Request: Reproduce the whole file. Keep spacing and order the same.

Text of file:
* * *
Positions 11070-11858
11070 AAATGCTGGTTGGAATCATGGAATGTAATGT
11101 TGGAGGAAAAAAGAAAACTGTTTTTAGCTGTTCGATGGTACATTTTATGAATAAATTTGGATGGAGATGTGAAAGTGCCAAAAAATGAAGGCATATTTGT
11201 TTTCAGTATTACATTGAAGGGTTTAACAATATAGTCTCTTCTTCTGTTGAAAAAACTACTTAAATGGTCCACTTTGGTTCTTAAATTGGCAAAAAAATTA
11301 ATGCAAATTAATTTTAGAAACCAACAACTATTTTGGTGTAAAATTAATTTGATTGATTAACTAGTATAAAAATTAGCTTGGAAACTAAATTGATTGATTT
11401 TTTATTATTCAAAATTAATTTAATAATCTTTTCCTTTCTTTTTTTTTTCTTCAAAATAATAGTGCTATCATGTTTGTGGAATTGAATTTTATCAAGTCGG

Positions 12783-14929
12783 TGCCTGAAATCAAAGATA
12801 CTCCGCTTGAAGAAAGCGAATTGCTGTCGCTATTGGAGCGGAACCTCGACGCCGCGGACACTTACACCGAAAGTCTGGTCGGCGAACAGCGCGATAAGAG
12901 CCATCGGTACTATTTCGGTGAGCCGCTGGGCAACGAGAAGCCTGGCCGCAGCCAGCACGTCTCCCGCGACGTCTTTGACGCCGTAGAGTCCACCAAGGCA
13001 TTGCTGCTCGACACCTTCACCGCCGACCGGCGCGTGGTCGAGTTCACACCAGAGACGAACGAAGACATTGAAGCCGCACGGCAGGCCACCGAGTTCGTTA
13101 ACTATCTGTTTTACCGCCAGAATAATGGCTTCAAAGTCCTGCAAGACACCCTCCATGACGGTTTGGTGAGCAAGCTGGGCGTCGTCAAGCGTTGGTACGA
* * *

Positions 11070-11858
11070 AAATGCTGGTTGGAATCATGGAATGTAATGT
11101 TGGAGGAAAAAAGAAAACTGTTTTTAGCTGTTCGATGGTACATTTTATGAATAAATTTGGATGGAGATGTGAAAGTGCCAAAAAATGAAGGCATATTTGT
11201 TTTCAGTATTACATTGAAGGGTTTAACAATATAGTCTCTTCTTCTGTTGAAAAAACTACTTAAATGGTCCACTTTGGTTCTTAAATTGGCAAAAAAATTA
11301 ATGCAAATTAATTTTAGAAACCAACAACTATTTTGGTGTAAAATTAATTTGATTGATTAACTAGTATAAAAATTAGCTTGGAAACTAAATTGATTGATTT
11401 TTTATTATTCAAAATTAATTTAATAATCTTTTCCTTTCTTTTTTTTTTCTTCAAAATAATAGTGCTATCATGTTTGTGGAATTGAATTTTATCAAGTCGG

Positions 12783-14929
12783 TGCCTGAAATCAAAGATA
12801 CTCCGCTTGAAGAAAGCGAATTGCTGTCGCTATTGGAGCGGAACCTCGACGCCGCGGACACTTACACCGAAAGTCTGGTCGGCGAACAGCGCGATAAGAG
12901 CCATCGGTACTATTTCGGTGAGCCGCTGGGCAACGAGAAGCCTGGCCGCAGCCAGCACGTCTCCCGCGACGTCTTTGACGCCGTAGAGTCCACCAAGGCA
13001 TTGCTGCTCGACACCTTCACCGCCGACCGGCGCGTGGTCGAGTTCACACCAGAGACGAACGAAGACATTGAAGCCGCACGGCAGGCCACCGAGTTCGTTA
13101 ACTATCTGTTTTACCGCCAGAATAATGGCTTCAAAGTCCTGCAAGACACCCTCCATGACGGTTTGGTGAGCAAGCTGGGCGTCGTCAAGCGTTGGTACGA